This is a success story I promise.
I have severe obstructive sleep apnea (mixed in with the occasional central apneas, no kidding). I had the UP3 (look it up, impossible to pronounce) over 16 years ago. They say the benefit only lasts for ten years max, but I was lucky I guess. Mine lasted about 15. For the last year the severity of the apnea was increasing steadily. Last November I had a deviated septum undeviated and a pillar procedure at the same time. That lasted for about six months. From then until THIS WEEK, getting a quality nights sleep was a total crap shoot. Even with a full face CPAP, a chin strap and a nightly sinus clearing ritual, my AHI could be 10, 20 or over even 30. The irony behind all this that I had been out of work for six months so it didn't matter that I couldn't get out of bed until 10AM. So finding work was truly a two-edged sword, how was I going to wake up? Two weeks ago I found work and had to start getting up at 7AM, so I started going to bed at 8PM so I could attempt to get enough sleep. Trouble is when you have a night when your AHI is over 20, it takes 2 good nights sleep for me to recover. I didn't get one good night's sleep in a row so I was ___ out of luck as my stupor snowballed into an ever denser fog. A sleep walking zombie does not make a good impression his first days on the job. I was literally considering eating a bullet when my wife found that some people found success by taping their mouths shut while wearing the mask. I had trouble picturing which of those two options was worse so in the interest of life, I decided to try the tape. Monday night AHI: 1.98 Tuesday night AHI: 2.09 Wednesday night AHI: 0.73. !!!!!!! Thursday night AHI: 1.37 These are numbers I haven't seen, ever! I cannot remember the last time I got so many sleeps in a row! I feel about ten years younger and am actually excited to be working again. Doctors call this remedy 'irresponsible'. Maybe because a roll of hypo-alergenic tape costs .000001% of what ever the next magical treatment is. I'm not saying this will work for everyone but IT WORKS for me. I have a life again.
I have zero AHI a couple nights per 2 week period. Last 14 day, had zero AHI four times and highest was .6 AHI. I strongly suspect that the software's ability to sense AHI events in not perfect and that if you have an AHI of .73, this means it recorded only one thing it interpreted as an event during the night and this may have been a cough or sneeze of something of the sort I think. A med professional would better speak to this but if you have less than a couple of events registering, I am guessing there may not actually have been any events. Maybe one of our doctors on this board can comment.
An AHI of less than 1 simply means less than one event per hour. If your machine only registers 3 events over 8 hours of use this will be an AHI of 0.38. The machines do tend to overestimate AHI, which is one reason a result of 5 or less is good. An AHI of less than is excellent and you should all feel proud if you are getting that kind of result.
Hello Athena. I hope your treatment is going good and that you're still seeking out your own success story. As wiredgeorge said, I think success stories aren't as easy to find because when people find success they tend to stop speaking out. The squeaky wheel gets the grease and stops making noise....lol. Anyways, I feel like I'm a success story. Seeing a video of myself sleeping was horrifying. I spent 2/3 of each night not breathing. Each episode would last about 20 seconds, and I had more than 2 episodes per minute. It starts with about six breaths each one more shallow than the last and then I stop breathing for about 20 seconds, then I would start flailing my arms as if I'm fighting someone off of me, and I would gasp for breath, then it would be about time for the next episode. Sometimes I would even wake myself up feeling like I was being smothered. I looked forward to every sleep study I had, that first one in a lab was still the best nights sleep I've ever had, and I'm so greatful to finally have a machine. For me it is a miracle device. I was given the Aircurve 10 ASV machine and use the Resmed Airtouch F20 mask, which was great until I had a blowout and the memory foam tore in half from the high pressure I have been prescribed. It was a super comfortable mask though. My case is unique so I was given on going care. Supposedly my sleep results are analyzed daily by my doctor. But for the most part it really is unfortunate that doctors leave us high and dry after handing us the machines and there isnt much after care, we're given the default mask and no options and finding a mask that works reminds me of the claw vending machine game, such a waste of money. But that just means we need to be that much better at advocating for ourselves and share as much information as we can. I hope you find as much success as I have, good luck.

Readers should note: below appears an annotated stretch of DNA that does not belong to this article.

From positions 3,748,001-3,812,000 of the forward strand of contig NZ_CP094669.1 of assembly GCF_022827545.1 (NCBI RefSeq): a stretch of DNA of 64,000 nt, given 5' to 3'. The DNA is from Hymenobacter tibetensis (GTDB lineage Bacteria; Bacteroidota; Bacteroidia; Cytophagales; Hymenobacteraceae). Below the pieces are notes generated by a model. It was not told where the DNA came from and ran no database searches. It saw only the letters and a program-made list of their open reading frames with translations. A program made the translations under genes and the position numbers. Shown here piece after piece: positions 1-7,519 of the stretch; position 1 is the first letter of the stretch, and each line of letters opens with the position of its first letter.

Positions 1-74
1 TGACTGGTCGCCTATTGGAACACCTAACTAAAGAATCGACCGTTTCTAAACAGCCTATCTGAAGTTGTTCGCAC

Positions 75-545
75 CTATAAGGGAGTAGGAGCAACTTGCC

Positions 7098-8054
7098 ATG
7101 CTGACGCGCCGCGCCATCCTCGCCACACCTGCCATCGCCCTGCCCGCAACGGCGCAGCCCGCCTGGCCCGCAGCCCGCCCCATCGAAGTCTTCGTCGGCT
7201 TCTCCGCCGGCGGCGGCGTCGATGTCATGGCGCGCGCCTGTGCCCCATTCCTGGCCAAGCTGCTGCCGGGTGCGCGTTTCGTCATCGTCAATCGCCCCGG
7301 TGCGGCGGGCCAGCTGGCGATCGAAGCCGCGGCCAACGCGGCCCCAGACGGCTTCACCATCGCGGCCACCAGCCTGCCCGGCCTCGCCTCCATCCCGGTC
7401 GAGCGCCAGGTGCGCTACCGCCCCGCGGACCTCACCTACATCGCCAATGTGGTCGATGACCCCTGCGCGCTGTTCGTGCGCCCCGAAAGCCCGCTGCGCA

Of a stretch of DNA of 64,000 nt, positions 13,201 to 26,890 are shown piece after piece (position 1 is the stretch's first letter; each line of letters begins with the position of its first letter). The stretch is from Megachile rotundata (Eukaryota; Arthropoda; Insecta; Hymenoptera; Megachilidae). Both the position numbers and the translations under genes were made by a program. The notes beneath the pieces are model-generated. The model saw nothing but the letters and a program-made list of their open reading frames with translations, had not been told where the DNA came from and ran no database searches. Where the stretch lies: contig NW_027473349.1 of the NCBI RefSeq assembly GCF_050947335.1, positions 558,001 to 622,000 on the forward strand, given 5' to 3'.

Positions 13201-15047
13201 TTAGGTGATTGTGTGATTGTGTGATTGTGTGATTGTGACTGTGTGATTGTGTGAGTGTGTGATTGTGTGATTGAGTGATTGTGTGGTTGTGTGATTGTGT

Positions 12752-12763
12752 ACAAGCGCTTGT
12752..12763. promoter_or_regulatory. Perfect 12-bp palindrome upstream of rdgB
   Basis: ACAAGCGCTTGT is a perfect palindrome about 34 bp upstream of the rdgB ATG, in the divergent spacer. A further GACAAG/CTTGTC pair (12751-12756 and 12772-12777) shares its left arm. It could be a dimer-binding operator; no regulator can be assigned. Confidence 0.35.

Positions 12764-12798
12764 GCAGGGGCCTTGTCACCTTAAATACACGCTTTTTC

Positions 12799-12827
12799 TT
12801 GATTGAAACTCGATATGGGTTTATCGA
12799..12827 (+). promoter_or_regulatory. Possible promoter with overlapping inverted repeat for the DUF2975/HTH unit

Wow! I can't believe I am writing this, but I am doing much better recently. I am like Pavlov's dog when I put the mask on. Straight to sleep within a few minutes. I used to have terrible insomnia in the middle of the night, but no more. Now I wake at 3am to pee, put the machine back on, and I am off to dreamland. I wish I could say it doesn't work. I have a real love/hate with my machine (whom I call Sven-much sexier that way). But the truth is that it does work for me. Hauling it on vacations and camping is going to stink, but totally worth it for the good night's sleep.